America experienced two great tragedies in my lifetime. When I think about the dates, November 22 of ’63 and 9-11 of 2001, I can’t help but get emotional like most people, but I can also tie both of them to football and how I experienced them.
November 22 of ’63 was a Friday and it was the last football game of the year for either the Brownwood Lions or the Vernon Lions because we were playing the District Championship game in Vernon that night. Ken Schulze, the original voice of the Lions, and I had planned on leaving at 1 in the afternoon. About 12:30 we found out that bullets had been fired at the Kennedy motorcade in Dallas and at 1 they announced that President Kennedy had been killed.
We didn’t know what to do. We didn’t know whether to leave or not so we called the high school where they were loading the bus. We waited a few minutes and left when they did. Back then we had no such thing as cell phones so the bus stopped in Breckenridge and we called the University Interscholastic League.
“Would the game be played?” They said they didn’t know what they were going to do and we would have to give them more time. We stopped again somewhere down the road and called again. This time, the UIL said they were telling all teams to cancel if they want or play if they want. Coach Wood got on the phone with the officials in Vernon and they said, “We’d like to play.” So we took off for Vernon to play that District Championship game (only one team to the playoffs back then).
We lost by a touchdowns that night but I don’t recall the game as much I do the environment we played in. Very little music from the bands. Very little cheering. It felt like we were doing the game in a church. I mean it was quiet.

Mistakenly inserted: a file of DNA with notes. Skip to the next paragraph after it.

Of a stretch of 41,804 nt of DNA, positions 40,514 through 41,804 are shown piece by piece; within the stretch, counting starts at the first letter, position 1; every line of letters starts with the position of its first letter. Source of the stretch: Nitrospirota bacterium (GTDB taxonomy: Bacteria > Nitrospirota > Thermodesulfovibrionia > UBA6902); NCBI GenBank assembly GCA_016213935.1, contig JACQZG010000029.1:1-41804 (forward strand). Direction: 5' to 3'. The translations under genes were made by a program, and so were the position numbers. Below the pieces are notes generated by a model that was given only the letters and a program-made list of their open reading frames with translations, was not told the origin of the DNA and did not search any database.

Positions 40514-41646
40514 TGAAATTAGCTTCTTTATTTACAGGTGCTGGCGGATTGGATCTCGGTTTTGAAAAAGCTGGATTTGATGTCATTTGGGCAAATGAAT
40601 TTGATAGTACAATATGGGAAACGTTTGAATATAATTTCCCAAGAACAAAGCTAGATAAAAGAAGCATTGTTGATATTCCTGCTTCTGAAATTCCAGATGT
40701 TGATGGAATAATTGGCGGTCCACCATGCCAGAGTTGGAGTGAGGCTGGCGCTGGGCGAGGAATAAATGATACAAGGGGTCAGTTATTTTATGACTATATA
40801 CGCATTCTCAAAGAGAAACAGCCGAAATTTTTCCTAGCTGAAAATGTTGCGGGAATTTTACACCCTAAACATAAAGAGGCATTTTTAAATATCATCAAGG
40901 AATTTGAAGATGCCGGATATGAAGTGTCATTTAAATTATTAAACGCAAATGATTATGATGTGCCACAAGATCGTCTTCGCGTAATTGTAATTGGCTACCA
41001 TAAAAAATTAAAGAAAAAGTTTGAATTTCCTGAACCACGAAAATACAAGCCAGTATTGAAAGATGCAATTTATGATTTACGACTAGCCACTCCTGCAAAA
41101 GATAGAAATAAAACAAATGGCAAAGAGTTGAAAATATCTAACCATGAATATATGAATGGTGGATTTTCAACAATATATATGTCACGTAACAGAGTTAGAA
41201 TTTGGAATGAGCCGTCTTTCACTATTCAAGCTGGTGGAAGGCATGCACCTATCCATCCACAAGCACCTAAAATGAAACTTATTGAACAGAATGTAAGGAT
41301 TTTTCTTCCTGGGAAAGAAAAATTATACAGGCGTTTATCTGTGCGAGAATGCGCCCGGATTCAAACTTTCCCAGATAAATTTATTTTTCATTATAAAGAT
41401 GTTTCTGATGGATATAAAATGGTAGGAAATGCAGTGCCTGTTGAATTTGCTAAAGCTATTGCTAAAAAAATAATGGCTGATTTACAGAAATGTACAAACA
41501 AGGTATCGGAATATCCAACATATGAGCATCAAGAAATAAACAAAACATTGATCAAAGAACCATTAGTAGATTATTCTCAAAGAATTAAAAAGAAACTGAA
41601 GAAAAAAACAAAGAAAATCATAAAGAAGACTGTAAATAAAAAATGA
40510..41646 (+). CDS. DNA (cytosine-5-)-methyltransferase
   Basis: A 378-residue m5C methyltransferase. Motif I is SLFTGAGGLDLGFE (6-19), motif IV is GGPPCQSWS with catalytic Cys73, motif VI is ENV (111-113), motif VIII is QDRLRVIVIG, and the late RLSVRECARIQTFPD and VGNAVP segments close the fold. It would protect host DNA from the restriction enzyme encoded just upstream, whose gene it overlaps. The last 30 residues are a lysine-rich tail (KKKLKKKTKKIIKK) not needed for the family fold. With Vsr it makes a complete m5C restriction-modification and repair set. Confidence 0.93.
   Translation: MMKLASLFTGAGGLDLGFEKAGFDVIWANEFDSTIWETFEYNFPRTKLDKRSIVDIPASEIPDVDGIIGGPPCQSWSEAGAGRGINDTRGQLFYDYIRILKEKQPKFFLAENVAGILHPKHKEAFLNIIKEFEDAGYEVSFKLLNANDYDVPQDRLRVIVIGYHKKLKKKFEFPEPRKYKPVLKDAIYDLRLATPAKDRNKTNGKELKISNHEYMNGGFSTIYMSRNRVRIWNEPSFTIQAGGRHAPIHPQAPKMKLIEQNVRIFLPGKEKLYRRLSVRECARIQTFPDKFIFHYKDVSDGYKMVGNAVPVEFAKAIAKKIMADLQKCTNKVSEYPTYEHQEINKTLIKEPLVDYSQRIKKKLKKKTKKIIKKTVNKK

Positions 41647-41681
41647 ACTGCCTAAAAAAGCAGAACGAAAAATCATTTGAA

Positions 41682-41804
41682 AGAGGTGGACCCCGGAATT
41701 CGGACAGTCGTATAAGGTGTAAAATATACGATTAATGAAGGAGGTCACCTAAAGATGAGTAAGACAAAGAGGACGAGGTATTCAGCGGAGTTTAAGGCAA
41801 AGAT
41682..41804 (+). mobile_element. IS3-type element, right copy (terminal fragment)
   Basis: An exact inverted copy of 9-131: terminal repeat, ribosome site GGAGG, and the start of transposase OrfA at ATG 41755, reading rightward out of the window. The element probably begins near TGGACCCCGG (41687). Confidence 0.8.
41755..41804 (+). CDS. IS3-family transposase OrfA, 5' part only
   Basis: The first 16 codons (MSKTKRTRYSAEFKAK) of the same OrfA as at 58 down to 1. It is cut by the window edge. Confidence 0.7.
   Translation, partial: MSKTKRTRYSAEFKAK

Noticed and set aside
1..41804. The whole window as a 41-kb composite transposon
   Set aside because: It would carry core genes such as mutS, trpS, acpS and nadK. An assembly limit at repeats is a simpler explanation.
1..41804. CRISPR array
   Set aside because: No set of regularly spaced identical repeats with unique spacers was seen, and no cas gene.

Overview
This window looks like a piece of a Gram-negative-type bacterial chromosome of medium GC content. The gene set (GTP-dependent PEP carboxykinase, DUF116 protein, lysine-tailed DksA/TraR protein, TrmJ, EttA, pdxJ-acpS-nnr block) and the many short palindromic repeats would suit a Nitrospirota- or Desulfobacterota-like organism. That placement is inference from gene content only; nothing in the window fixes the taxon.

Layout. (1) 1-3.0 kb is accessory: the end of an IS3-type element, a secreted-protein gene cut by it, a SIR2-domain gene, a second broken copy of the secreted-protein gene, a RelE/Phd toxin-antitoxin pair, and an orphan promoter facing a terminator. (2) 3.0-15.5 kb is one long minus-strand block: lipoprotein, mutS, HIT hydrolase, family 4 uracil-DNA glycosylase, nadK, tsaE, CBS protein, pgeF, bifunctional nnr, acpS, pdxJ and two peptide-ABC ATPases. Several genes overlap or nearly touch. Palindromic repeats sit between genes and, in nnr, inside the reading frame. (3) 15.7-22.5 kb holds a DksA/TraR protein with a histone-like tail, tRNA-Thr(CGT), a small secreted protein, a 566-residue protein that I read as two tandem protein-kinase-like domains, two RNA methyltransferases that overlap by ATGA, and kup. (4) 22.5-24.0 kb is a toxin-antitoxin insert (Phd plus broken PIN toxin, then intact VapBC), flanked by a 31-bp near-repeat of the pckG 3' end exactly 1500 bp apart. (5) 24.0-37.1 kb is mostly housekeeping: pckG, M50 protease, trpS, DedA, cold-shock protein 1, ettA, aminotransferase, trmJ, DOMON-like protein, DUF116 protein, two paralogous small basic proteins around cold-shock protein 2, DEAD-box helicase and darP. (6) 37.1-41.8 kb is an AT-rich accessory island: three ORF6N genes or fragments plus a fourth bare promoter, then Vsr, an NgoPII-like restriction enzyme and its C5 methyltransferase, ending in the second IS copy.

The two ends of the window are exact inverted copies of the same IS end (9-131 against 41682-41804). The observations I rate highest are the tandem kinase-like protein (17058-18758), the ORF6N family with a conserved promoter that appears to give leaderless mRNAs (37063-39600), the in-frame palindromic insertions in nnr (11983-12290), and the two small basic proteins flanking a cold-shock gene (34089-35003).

The teams shook hands after the game and obviously one of them was happy and one of them was sad but there was no wild celebration. It was just somber.
I remember going back to Brownwood and a big crowd had gone to Vernon and therefore we were behind a huge caravan of cars. It was strange looking that night because it almost looked like an enormous funeral procession. Emotionally, that’s what it felt like.
Some teams played that night, others didn’t. Some college teams played that next day and some didn’t, and I’m pretty sure the NFL cancelled their entire schedule that Sunday. Horrible tragedy for our country and for most people. I know the people who were in Vernon that night in 1963 will never forget it.
9-11 happened on a Tuesday morning in 2001 and I had awakened about 4 a.m. and told my wife we needed to get to the hospital. I was hurting and hurting real bad. We got to the hospital and they immediately gave me some relief from the pain and then the doctor came in and said, “Draw blood.”
They drew blood and about 15 minutes later he came back and said, “He’s septic.” Some of you know what that means, but I can simply tell you that it hurt and I felt terrible. They immediately put me on several antibiotics and I ended up staying about 10 days in the hospital before they finally got the infection under control.
This was Tuesday, and were scheduled to play Odessa Permian at home that Friday. It was a highly anticipated game and I was looking forward to it, but that morning the thought of a ballgame never entered by mind.
When they finally got me into a room someone turned the TV on and I opened my groggy eyes on occasion and I kept seeing these planes flying into these buildings. I thought it was a movie being played over and over. I’d wake up every couple of hours and it was like Groundhog Day. I kept seeing the same thing over and over and over again.
It wasn’t until I got my senses back that evening that I was able to watch long enough to know that it was reality, that those airplanes had hit the buildings and just like the Kennedy death in ’63, some people had to make some tough decisions.
The Permian game in Brownwood was not cancelled and most college games weren’t cancelled either, but make no mistake, there was a strange feeling in the air. Obviously, I didn’t do the ballgame that Friday night but it got on the air.
We didn’t have any live streaming or anything like that at the time so I listened to the radio and to be honest, I don’t even remember who won (I think we did). But, I do remember that hospital stay, and the ballgame that I didn’t get to do.
Until next time, so long everybody.
‘Out of the Box’ with Dallas Huston is published each Monday morning at BrownwoodNews.com. Dallas was the radio voice of the Brownwood Lions and Howard Payne Yellow Jackets for more than 55 years. He currently is Pastor of Center City Baptist Church and hosts a Men’s Bible Study in Brownwood on Monday evenings. Your comments are welcome at email@example.com.